by mircaskirca

"Capital of the Colombian Caribbean"

After Bogotá, Medellín and Cali, Barranquilla is Colombia's fourth largest city. It's the major industrial port located in northern Colombia by the Caribbean Sea, at the mouth of the Magdalena River. The city is not particularly attractive but it is famous throughout Latin America for its vibrant four-day carnival. Carnaval de Barranquilla is second only in size to Rio's but much more authentic. It's the largest street parade in Colombia with dance, music and masquerade parades. The carnival in Barranquilla is unique because of its cultural diversity, with the influence of Spanish, African and indigenous. The city is known as Curramba La Bella (Curramba the Beautiful) and Barranquilla people are often referred to as Curramberos (meaning 'party people').

We left Parque Tayrona early in the morning so we had one not completely full day for Barranquilla before taking an evening flight to Bogotá. Walking the streets of the city centre and the most pleasant district, El Prado, we came across several nice examples of Art Deco architecture, saw some of the sights, with Casa del Carnaval being the highlight, and had a lunch with typical food of Barranquilla.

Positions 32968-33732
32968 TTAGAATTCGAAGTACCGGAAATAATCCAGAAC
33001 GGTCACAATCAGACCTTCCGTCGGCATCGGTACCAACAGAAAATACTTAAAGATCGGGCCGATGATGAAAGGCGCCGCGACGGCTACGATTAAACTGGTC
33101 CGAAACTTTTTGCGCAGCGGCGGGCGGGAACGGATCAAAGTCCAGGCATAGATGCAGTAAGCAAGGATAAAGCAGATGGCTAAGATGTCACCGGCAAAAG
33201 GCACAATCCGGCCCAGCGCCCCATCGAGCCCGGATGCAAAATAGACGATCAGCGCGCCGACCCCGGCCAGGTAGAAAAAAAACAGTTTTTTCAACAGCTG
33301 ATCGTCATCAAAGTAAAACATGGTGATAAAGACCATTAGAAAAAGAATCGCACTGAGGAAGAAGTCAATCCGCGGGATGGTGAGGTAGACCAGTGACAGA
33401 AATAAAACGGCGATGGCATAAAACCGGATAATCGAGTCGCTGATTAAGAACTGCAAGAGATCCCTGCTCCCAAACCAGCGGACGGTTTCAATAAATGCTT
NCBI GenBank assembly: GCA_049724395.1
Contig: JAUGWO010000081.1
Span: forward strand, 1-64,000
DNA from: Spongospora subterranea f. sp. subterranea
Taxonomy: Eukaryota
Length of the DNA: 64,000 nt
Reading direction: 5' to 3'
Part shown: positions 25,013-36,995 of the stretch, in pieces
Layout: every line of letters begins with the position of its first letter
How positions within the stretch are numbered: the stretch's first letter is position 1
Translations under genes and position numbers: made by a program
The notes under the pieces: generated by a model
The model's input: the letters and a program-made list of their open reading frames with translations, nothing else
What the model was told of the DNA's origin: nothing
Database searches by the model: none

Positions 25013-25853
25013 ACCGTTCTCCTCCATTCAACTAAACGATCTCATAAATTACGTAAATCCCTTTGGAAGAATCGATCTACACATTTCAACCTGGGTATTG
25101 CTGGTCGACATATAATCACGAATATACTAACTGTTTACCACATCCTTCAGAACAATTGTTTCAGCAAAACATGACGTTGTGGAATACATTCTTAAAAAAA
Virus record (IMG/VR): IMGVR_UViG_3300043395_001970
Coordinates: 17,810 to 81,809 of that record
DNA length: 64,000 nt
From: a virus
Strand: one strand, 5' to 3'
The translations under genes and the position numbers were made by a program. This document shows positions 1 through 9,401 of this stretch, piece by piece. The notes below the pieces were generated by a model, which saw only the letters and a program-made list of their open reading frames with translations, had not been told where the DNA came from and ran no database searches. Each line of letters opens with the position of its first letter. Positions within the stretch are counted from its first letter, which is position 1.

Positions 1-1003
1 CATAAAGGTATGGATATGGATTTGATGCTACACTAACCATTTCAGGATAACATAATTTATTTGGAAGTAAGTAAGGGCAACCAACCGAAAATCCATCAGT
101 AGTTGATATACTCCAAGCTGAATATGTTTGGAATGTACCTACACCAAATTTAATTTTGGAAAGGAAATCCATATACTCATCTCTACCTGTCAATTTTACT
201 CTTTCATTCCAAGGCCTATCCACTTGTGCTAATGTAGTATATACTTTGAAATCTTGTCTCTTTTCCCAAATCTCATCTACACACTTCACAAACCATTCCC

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 Hotel Barranquilla Plaza

We've found that other people looking for this hotel also know it by these names:

Plaza Hotel Barranquilla

Address: Carrera 51B No. 79-246, Barranquilla, Colombia